I was going to tell you this long story about how our culture has ended up calling boy turkeys “Toms” that I heard on the radio on my ten-hour traffic vomit whiny baby road trip to Kansas City. How it all started because Ben Franklin was mad at Thomas Jefferson, etc, etc, etc. But then, because here at Whine and Cheese we value the whole truth and nothing but the truth and we never exaggerate or anything, I googled it. Turns out it’s probably not true at all. But still, I can’t complain, it passed at least three of the six hundred minutes I spent in what felt like a very small car with what felt like very loud and irritated birds in the back seat.

Meanwhile, Mr. Dad is driving contentedly along. Why? You ask. Was it because he is just that zen and can tune out the whole back seat? No, though he is very zen. Was it because he loves driving that much that he didn’t care about the Antsy Pantsies constant demands? No, though he does love driving. A lot. Was it because he brought along his industrial-quality noise-reduction headphones and piped Johnny Cash in from his blackberry? Yes, that is exactly why.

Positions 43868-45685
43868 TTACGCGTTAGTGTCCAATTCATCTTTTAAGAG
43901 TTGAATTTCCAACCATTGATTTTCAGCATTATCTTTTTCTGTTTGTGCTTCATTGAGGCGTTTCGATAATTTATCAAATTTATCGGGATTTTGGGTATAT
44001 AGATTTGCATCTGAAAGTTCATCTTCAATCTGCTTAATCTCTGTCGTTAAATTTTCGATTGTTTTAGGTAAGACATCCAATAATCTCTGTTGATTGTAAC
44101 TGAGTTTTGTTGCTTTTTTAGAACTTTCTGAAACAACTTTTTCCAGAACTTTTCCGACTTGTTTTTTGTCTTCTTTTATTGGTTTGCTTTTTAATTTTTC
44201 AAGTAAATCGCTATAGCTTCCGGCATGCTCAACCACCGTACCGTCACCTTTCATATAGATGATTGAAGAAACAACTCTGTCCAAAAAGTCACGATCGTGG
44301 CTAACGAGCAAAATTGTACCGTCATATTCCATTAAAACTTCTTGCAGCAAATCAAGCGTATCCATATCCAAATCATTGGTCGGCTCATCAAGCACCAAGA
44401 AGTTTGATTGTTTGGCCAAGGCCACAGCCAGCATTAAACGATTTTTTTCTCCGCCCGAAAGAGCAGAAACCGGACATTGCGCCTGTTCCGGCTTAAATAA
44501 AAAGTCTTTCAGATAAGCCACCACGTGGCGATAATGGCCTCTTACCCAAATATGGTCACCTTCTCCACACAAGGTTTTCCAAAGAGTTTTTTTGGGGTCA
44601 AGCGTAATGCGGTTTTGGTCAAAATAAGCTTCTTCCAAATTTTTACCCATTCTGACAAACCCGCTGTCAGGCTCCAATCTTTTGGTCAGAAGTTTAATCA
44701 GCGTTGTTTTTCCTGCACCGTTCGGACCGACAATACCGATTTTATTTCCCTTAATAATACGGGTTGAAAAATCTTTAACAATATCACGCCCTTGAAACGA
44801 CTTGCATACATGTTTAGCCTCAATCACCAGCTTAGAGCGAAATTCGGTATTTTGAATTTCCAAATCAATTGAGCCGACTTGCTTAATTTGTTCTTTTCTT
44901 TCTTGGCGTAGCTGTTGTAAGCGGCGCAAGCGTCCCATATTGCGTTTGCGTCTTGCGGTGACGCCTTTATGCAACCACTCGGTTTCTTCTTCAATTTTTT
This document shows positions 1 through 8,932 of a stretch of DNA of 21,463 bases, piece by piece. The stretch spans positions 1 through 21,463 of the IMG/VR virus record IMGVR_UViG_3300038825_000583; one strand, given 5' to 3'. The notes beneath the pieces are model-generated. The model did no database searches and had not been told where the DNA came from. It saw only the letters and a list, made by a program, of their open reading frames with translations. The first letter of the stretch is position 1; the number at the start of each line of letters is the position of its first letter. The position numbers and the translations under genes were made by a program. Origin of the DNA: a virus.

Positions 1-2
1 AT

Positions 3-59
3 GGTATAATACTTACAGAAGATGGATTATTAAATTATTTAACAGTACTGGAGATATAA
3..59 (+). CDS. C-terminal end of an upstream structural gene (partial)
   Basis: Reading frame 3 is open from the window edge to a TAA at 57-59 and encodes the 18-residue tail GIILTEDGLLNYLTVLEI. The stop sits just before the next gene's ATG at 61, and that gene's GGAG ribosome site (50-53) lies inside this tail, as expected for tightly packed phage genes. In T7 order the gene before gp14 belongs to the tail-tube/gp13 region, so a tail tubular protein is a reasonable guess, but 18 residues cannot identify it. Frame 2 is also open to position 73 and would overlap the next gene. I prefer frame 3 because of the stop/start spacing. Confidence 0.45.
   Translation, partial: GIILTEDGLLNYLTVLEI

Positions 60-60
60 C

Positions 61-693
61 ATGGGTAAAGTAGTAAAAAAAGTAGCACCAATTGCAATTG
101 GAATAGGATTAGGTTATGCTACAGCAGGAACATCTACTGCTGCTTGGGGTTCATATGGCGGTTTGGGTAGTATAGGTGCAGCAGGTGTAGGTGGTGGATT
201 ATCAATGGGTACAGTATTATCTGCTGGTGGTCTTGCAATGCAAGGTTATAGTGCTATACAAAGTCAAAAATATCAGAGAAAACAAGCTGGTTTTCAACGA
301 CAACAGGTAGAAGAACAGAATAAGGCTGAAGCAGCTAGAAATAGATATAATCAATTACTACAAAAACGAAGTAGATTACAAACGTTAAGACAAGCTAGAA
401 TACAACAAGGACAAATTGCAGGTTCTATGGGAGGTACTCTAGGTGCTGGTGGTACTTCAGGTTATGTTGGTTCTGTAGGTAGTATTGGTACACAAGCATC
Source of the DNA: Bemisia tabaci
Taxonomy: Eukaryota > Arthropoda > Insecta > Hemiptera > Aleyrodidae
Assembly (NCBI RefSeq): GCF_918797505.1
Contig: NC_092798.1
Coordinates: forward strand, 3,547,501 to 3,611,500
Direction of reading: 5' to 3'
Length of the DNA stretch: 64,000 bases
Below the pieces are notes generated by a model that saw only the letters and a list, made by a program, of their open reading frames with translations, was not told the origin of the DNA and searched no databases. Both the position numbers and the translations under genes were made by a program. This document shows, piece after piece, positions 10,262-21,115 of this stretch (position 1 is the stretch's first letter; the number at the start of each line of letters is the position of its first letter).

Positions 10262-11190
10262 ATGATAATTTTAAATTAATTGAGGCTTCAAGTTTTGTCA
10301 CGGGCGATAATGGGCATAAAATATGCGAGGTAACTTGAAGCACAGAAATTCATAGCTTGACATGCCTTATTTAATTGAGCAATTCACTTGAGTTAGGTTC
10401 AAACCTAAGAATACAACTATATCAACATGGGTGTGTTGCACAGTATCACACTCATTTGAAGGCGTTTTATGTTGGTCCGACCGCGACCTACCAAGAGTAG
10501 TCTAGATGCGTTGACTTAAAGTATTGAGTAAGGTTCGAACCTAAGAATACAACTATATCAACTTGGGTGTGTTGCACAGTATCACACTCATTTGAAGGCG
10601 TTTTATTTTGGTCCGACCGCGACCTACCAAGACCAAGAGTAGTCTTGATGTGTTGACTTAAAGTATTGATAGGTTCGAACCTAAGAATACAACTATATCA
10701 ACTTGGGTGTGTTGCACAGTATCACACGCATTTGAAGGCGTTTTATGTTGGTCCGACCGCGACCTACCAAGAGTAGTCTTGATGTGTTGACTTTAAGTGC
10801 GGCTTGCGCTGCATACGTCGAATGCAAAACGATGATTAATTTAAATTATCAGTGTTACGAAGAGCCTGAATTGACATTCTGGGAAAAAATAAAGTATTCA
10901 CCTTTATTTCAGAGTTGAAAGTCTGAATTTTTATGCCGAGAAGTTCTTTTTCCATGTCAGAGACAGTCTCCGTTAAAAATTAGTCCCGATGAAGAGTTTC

After a few hours of driving in this most inequitable situation (he says it was only an hour, but time flies when you are not wishing you could rid yourself of the gift of hearing) I ripped the headphones from his head, tuned into some Tim McGraw and immediately felt my blood pressure drop from “I hate this whole stupid road trip idea” to ” why this isn’t so bad.” I could see him dealing with the demands from the backseat as I blissfully tuned them out. Which, since he was driving may not have been our safest bet, but then, hey WELCOME TO MY WORLD, MR. DAD.